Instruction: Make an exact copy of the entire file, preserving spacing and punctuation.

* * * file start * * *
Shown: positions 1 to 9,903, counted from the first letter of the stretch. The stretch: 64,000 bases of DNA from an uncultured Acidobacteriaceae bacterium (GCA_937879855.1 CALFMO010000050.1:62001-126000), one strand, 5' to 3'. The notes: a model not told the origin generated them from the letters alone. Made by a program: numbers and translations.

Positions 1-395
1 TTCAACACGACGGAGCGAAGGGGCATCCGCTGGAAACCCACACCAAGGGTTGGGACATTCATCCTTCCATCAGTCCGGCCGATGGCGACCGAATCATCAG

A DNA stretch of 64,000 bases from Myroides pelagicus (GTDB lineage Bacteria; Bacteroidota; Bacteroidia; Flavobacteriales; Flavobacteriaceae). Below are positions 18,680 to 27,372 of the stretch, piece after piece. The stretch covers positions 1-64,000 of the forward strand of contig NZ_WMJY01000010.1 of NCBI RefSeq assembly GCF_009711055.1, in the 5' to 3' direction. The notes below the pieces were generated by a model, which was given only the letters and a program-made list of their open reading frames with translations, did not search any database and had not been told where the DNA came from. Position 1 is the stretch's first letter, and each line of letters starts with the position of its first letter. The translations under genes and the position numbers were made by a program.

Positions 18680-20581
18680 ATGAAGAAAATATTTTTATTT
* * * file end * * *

Shown: positions 1 to 9,903, counted from the first letter of the stretch. The stretch: 64,000 bases of DNA from an uncultured Acidobacteriaceae bacterium (GCA_937879855.1 CALFMO010000050.1:62001-126000), one strand, 5' to 3'. The notes: a model not told the origin generated them from the letters alone. Made by a program: numbers and translations.

Positions 1-395
1 TTCAACACGACGGAGCGAAGGGGCATCCGCTGGAAACCCACACCAAGGGTTGGGACATTCATCCTTCCATCAGTCCGGCCGATGGCGACCGAATCATCAG

A DNA stretch of 64,000 bases from Myroides pelagicus (GTDB lineage Bacteria; Bacteroidota; Bacteroidia; Flavobacteriales; Flavobacteriaceae). Below are positions 18,680 to 27,372 of the stretch, piece after piece. The stretch covers positions 1-64,000 of the forward strand of contig NZ_WMJY01000010.1 of NCBI RefSeq assembly GCF_009711055.1, in the 5' to 3' direction. The notes below the pieces were generated by a model, which was given only the letters and a program-made list of their open reading frames with translations, did not search any database and had not been told where the DNA came from. Position 1 is the stretch's first letter, and each line of letters starts with the position of its first letter. The translations under genes and the position numbers were made by a program.

Positions 18680-20581
18680 ATGAAGAAAATATTTTTATTT